The wording thereof and the jury’s answer thereto are as follows:
“If you have answered No. 2, `Partial,’ then state the percentage of such partial incapacity, to be figured as heretofore indicated.
“Thirty-five per cent.”
The jury in answer to special issue No. 2 stated that the injury resulted in total disability for 7 weeks and partial disability for 300 weeks.
Appellant strenuously urges that its special issue No. 4 which the court refused to give was in keeping with the statute. That issue was as follows:
“(a) Has plaintiff, since he returned to work sustained any diminished earning capacity as a result of any actual injury sued on herein?
“(b) If so, what do you find to be the difference attributable to any actual injury sued on herein, between the plaintiff’s average weekly wages at the time of the accident and his remaining earning capacity during the period of any diminished earning capacity? [Emphasis added.]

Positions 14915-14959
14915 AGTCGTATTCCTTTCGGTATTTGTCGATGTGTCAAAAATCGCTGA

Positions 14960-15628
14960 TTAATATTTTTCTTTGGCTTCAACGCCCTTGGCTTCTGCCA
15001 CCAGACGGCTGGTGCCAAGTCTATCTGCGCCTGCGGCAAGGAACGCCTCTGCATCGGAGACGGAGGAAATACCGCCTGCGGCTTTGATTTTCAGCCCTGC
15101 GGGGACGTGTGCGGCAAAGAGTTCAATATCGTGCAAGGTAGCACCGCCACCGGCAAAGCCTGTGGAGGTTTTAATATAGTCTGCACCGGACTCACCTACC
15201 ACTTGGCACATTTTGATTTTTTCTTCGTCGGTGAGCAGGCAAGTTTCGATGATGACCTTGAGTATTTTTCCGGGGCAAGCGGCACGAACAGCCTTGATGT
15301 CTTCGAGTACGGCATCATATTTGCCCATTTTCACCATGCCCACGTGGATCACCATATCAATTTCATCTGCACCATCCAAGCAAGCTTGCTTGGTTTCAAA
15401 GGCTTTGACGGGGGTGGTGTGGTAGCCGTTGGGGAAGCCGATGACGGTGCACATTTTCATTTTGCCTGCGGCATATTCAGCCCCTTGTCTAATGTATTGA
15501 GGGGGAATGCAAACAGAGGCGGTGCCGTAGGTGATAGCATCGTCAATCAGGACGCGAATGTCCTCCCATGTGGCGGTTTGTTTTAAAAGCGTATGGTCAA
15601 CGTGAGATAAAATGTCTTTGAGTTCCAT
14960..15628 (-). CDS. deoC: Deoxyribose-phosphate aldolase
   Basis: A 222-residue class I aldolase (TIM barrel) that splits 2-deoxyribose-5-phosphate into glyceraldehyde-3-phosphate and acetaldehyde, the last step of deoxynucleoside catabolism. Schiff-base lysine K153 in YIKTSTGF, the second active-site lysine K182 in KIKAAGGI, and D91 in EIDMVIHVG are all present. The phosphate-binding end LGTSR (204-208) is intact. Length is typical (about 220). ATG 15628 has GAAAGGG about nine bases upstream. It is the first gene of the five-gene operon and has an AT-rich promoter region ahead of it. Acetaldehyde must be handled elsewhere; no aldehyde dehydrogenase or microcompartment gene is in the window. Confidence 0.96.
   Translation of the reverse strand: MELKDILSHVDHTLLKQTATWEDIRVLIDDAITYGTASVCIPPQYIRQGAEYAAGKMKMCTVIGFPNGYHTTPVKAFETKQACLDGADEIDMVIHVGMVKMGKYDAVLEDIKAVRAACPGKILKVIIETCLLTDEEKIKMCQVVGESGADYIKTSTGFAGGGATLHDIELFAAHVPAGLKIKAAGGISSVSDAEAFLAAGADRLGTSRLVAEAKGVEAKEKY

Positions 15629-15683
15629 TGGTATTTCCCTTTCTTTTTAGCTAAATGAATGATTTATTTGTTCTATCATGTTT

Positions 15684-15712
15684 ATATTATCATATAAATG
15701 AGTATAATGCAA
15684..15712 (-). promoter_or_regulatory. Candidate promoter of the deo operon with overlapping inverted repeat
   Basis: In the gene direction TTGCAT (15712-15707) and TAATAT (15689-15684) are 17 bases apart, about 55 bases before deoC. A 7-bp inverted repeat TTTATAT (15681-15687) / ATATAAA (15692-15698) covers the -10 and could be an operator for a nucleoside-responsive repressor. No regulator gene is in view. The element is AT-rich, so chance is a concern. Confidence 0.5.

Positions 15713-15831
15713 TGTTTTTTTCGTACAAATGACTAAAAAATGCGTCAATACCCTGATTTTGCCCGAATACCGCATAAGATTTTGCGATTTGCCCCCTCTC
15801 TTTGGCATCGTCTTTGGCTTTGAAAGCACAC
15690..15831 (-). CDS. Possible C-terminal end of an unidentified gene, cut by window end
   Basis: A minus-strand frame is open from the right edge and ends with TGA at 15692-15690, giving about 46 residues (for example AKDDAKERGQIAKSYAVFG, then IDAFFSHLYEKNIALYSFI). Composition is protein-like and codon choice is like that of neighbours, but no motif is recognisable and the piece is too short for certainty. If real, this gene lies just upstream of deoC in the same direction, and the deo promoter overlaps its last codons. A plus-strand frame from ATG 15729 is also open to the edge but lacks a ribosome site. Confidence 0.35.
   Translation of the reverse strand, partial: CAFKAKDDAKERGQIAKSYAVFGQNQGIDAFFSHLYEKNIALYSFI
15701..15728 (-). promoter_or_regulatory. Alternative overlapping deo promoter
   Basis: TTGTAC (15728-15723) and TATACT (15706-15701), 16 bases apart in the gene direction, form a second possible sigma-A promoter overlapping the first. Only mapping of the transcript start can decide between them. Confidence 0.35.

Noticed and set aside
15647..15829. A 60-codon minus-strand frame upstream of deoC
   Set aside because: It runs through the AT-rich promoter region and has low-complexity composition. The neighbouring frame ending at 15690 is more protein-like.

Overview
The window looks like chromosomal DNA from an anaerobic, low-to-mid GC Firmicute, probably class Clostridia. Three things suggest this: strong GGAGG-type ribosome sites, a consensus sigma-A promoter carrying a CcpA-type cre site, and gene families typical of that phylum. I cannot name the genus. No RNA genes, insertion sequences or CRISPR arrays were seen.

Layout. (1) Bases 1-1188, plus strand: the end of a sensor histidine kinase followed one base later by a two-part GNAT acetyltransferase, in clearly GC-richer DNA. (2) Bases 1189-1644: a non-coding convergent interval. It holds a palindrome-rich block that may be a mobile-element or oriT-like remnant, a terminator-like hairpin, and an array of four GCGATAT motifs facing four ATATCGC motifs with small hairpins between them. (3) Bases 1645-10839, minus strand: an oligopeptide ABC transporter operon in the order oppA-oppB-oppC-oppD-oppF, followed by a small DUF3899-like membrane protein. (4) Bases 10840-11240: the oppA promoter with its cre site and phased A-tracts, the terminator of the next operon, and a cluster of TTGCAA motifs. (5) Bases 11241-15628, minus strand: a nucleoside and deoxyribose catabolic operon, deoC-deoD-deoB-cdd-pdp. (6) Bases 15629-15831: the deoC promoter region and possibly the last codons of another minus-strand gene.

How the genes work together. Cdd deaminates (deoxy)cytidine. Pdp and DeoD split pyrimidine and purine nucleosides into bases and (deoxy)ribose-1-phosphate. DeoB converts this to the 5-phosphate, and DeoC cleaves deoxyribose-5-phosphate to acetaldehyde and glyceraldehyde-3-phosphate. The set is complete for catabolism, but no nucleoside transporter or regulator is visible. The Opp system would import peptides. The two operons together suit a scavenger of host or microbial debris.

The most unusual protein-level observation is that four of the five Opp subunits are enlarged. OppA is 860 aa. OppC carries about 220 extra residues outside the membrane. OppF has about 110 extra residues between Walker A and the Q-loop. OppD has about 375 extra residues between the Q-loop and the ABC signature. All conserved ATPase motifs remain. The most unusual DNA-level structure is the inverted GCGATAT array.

“(c) When did any such period of diminished earning capacity commence?
“(d) When did or will any such period of diminished earning capacity end?”
It is to be noted that appellant would have the court submit to the jury the difference between plaintiff’s average weekly wage at the time of the accident and his wage-earning capacity during the period of diminished earning capacity. The statute provides for weekly compensation equal to 60% of the difference between his average weekly wages before the injury and his average weekly wage-earning capacity during the existence of such partial incapacity. Under the Texas statute “average weekly wages” before the injury refers to the average over a period of a year. Appellant’s
requested special issue, therefore, which would fix the average weekly wages of appellee as of the time of the accident was not in keeping with the statute and was properly refused.